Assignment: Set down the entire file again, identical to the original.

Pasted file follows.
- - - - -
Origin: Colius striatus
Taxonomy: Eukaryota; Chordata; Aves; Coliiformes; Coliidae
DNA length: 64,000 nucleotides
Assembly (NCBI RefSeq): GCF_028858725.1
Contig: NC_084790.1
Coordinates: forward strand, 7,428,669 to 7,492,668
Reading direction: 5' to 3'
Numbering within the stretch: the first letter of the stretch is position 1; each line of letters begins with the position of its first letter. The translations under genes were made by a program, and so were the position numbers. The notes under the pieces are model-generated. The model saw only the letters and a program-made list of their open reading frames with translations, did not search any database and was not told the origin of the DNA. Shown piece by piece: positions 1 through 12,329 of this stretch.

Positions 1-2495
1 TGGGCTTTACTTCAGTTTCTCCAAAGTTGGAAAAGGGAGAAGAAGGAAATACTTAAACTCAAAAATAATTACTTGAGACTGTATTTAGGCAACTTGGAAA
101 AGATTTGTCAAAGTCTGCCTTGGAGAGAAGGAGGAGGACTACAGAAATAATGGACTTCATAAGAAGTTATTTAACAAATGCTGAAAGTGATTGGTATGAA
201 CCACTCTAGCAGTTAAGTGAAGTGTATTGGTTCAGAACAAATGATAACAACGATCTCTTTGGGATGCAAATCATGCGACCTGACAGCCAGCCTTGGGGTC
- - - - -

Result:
Origin: Colius striatus
Taxonomy: Eukaryota; Chordata; Aves; Coliiformes; Coliidae
DNA length: 64,000 nucleotides
Assembly (NCBI RefSeq): GCF_028858725.1
Contig: NC_084790.1
Coordinates: forward strand, 7,428,669 to 7,492,668
Reading direction: 5' to 3'
Numbering within the stretch: the first letter of the stretch is position 1; each line of letters begins with the position of its first letter. The translations under genes were made by a program, and so were the position numbers. The notes under the pieces are model-generated. The model saw only the letters and a program-made list of their open reading frames with translations, did not search any database and was not told the origin of the DNA. Shown piece by piece: positions 1 through 12,329 of this stretch.

Positions 1-2495
1 TGGGCTTTACTTCAGTTTCTCCAAAGTTGGAAAAGGGAGAAGAAGGAAATACTTAAACTCAAAAATAATTACTTGAGACTGTATTTAGGCAACTTGGAAA
101 AGATTTGTCAAAGTCTGCCTTGGAGAGAAGGAGGAGGACTACAGAAATAATGGACTTCATAAGAAGTTATTTAACAAATGCTGAAAGTGATTGGTATGAA
201 CCACTCTAGCAGTTAAGTGAAGTGTATTGGTTCAGAACAAATGATAACAACGATCTCTTTGGGATGCAAATCATGCGACCTGACAGCCAGCCTTGGGGTC